Re: entry point of application

James Kanze <>
Sun, 25 Nov 2007 09:44:20 -0800 (PST)
On Nov 25, 4:33 pm, "Alf P. Steinbach" <> wrote:


The C++ standard requires a "main" startup function with "int"
result type.

The two signatures you show above must be supported.

With Microsoft tools you may indeed have to use the linker
option you referred to above, in order to correctly have the
standard "main" startup function called by the entry point

Are you sure of this. I've only used VC++ for small, test
programs, but I've all of them have a fully standard main(), and
I'm not aware of having used any special compiler options to
make them link. (I have needed special options to get them to
compile C++. Including the standard library headers. But as
far as I know, things like /GR /Ehs /vmg or whatever don't
affect the linker.)

Specifying the entry point in order to have "main" called is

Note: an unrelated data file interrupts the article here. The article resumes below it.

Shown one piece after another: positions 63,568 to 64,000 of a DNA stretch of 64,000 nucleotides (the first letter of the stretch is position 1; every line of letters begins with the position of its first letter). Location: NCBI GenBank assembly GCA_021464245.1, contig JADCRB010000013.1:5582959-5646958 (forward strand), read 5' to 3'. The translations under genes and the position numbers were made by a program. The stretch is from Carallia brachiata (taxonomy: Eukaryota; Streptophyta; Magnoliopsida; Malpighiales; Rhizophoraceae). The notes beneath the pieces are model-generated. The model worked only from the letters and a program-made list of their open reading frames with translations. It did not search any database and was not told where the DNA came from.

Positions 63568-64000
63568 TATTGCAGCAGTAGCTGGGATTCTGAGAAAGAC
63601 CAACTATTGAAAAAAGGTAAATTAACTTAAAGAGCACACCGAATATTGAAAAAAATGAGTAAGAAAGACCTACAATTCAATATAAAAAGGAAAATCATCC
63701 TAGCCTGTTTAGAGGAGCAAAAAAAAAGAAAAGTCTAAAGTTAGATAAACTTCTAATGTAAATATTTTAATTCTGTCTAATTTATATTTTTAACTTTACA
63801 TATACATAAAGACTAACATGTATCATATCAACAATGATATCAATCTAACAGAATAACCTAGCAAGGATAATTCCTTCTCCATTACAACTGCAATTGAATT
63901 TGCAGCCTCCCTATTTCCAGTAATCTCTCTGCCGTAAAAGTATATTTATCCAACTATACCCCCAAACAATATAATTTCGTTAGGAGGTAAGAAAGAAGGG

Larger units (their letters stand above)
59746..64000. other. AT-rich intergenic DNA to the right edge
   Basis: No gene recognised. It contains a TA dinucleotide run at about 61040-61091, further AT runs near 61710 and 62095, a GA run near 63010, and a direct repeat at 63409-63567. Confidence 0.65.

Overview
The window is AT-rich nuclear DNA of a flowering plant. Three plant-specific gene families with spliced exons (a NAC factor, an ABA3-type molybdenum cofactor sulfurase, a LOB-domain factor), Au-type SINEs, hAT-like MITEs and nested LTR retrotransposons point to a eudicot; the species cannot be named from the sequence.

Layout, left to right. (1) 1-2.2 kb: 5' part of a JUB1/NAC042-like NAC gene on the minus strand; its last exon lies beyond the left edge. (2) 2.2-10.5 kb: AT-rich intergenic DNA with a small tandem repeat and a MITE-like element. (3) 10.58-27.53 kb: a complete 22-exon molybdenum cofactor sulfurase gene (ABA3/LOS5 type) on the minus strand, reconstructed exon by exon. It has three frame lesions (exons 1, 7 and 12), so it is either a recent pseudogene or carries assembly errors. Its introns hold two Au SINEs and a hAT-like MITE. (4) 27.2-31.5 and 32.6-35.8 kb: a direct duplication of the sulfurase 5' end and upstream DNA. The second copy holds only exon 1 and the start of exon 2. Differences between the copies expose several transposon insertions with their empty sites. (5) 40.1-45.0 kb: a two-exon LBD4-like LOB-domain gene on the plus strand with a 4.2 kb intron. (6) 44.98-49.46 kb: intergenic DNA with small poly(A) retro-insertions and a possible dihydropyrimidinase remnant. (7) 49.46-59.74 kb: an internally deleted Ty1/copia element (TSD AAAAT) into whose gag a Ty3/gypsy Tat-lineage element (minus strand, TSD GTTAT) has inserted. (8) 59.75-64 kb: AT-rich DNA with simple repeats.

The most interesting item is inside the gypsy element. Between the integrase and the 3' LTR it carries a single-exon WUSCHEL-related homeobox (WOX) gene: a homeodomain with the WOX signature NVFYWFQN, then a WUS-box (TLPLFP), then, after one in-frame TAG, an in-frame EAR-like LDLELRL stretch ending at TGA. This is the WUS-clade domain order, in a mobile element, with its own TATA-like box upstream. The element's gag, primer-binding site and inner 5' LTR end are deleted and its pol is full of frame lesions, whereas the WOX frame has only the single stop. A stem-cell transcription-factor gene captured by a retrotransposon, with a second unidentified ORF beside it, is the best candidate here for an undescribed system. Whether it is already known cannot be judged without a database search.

not, however, necessary with e.g. the GNU toolchain.

But you still need -std=c++98 if you want a C++ compiler:-).
(Admittedly, the differences are several orders of magnitude
less than if you forget /GR /Ehs /vmg when compiling with VC++.)

It is unfortunate that a major compiler vendor still as of
late 2007 hasn't managed to correctly implement a feature from
1972 (going back to original C) so that you have to use linker
options, but then, that compiler defaults to non-standard
behavior also in many other respects: you have to use a load
of options to get standard-conforming mode (exceptions, RTTI,
for-loop scope, wchar_t).

Regretfully, that's the case for almost all compilers. No
options generally results in something that's barely usable.

And of course, you don't always want 100% standard-conformance.
(My professional code makes extensive use of sockets, threads
and a couple of other non-standard features.)

James Kanze (GABI Software)
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